After learning she was gluten intolerant, owner Jorinde Westhoff found eating gluten free to be difficult in Amsterdam. She put her newfound gluten-free baking expertise to work, added a hint of her fashion publicist background and opened Cottoncake.
A boutique on the first floor, Cottoncake features one of the most fashionable cafés in town in its loft area. The perfect spot to linger with a coffee and a freshly pressed green juice, this café also has an extensive gluten-free and vegetarian menu. I found the homemade granola with yogurt and freshly-baked banana bread a light and healthy way to start the day.
Dive further into De Pijp with a stop at Venkel, just down the road on Albert Cuypstraat. This hip spot highlights fresh produce, displaying leafy greens, ripe fruits and root veggies all over the restaurant. Unlike the sterile salad joints I’m used to in the U.S., Venkel truly gets its customers excited about eating plants and other local products.
While salads don’t necessarily fit into traditional Dutch cuisine and fast, casual dining isn’t common in Amsterdam, Venkel owner Elnaz Bahrami is a pioneer of both. Propelled by a personal decision to eliminate wheat from her diet, she developed a wide range of hearty and natural gluten-free recipes. That’s why just about all of the salads at Venkel are naturally gluten free, and every salad is packed with fresh vegetables, meats, grains and nuts.
More than just nutritious, the menu at Venkel also highlights some of the best elements of De Pijp. Many of the ingredients here are hyperlocal, including veggies from neighborhood farmers and honey made right in the city. Even the platters at Venkel are made from the wood of Amsterdam trees.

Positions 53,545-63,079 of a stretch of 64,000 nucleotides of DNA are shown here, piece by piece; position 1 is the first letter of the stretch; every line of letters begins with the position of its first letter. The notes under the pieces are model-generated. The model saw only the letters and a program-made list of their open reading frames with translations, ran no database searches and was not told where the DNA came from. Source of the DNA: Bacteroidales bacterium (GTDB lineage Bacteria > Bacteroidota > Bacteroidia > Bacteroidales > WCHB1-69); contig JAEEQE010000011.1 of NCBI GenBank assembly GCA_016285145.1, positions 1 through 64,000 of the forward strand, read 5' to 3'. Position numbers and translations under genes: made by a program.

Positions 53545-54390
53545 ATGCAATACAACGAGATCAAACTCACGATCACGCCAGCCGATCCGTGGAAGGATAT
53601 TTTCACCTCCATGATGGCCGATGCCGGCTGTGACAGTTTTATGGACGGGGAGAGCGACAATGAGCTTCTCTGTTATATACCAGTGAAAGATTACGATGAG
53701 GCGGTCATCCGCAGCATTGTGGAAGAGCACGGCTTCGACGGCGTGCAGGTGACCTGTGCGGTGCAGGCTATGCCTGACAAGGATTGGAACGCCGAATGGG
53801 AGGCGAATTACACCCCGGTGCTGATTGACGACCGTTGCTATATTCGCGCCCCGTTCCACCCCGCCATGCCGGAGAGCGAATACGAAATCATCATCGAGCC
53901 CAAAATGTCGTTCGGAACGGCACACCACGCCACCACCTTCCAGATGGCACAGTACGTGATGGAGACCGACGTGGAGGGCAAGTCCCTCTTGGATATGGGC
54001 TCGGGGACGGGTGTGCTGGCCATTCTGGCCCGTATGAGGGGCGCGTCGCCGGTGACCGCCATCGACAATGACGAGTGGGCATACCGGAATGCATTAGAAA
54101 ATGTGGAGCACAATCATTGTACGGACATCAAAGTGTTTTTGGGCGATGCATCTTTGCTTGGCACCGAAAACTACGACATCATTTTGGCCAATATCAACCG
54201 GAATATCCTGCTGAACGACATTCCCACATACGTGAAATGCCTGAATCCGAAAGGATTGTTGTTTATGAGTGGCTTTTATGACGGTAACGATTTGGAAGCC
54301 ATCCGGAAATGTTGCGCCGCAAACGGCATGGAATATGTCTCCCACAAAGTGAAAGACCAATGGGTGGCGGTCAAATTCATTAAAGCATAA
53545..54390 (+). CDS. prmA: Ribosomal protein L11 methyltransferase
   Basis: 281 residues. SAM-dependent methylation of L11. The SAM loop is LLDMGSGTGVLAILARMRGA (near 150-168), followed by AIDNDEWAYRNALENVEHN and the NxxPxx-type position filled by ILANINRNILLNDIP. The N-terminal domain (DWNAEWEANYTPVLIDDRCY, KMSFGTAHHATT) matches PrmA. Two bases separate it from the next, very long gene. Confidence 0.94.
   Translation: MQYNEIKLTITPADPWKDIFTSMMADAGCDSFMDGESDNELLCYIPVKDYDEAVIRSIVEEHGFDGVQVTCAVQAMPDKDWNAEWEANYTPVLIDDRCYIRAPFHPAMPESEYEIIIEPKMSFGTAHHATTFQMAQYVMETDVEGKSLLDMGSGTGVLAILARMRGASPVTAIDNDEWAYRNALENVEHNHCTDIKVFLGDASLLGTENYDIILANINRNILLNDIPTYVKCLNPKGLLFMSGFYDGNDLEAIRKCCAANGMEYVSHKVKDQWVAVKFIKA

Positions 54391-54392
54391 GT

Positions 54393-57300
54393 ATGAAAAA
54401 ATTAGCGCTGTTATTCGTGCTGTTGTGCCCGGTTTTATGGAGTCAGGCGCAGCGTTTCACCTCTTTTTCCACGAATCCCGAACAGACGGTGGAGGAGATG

Go green in the Jordaan
Take a stroll through the Jordaan, one of Amsterdam’s most popular neighborhoods, and you might feel as though you’ve stepped back into an earlier version of the city. When it comes to gluten-free fare, however, the Jordaan is far from antiquated.
My favorite spot in the neighborhood, Piqniq, focuses on the traditional Dutch midday meal and encourages you to enjoy it al fresco. Like its name suggests, Piqniq is organized picnic-style. Instead of offering large, heavy meals, this café invites you to create your own meal out of smaller soups, sandwiches and salads.
Though only part of Piqniq’s menu is gluten free, owner Paulien Gmelig prepares everything with care. Requests from her gluten-free patrons prompted her to start producing and sourcing gluten-free food, since she wanted everyone to feel welcome at the café. You’ll typically find gluten-free sandwiches and even sweets on the daily menu.
While you certainly can dine at this welcoming café, many of Piqniq’s patrons take their meals to go and enjoy them in one of the city’s many parks. For a real Amsterdam experience, call ahead and reserve a basket filled with your choice of gluten-free goodies and have a leisurely picnic at the nearby Westerpark or the popular Vondelpark.
See what’s new in Oud-West Amsterdam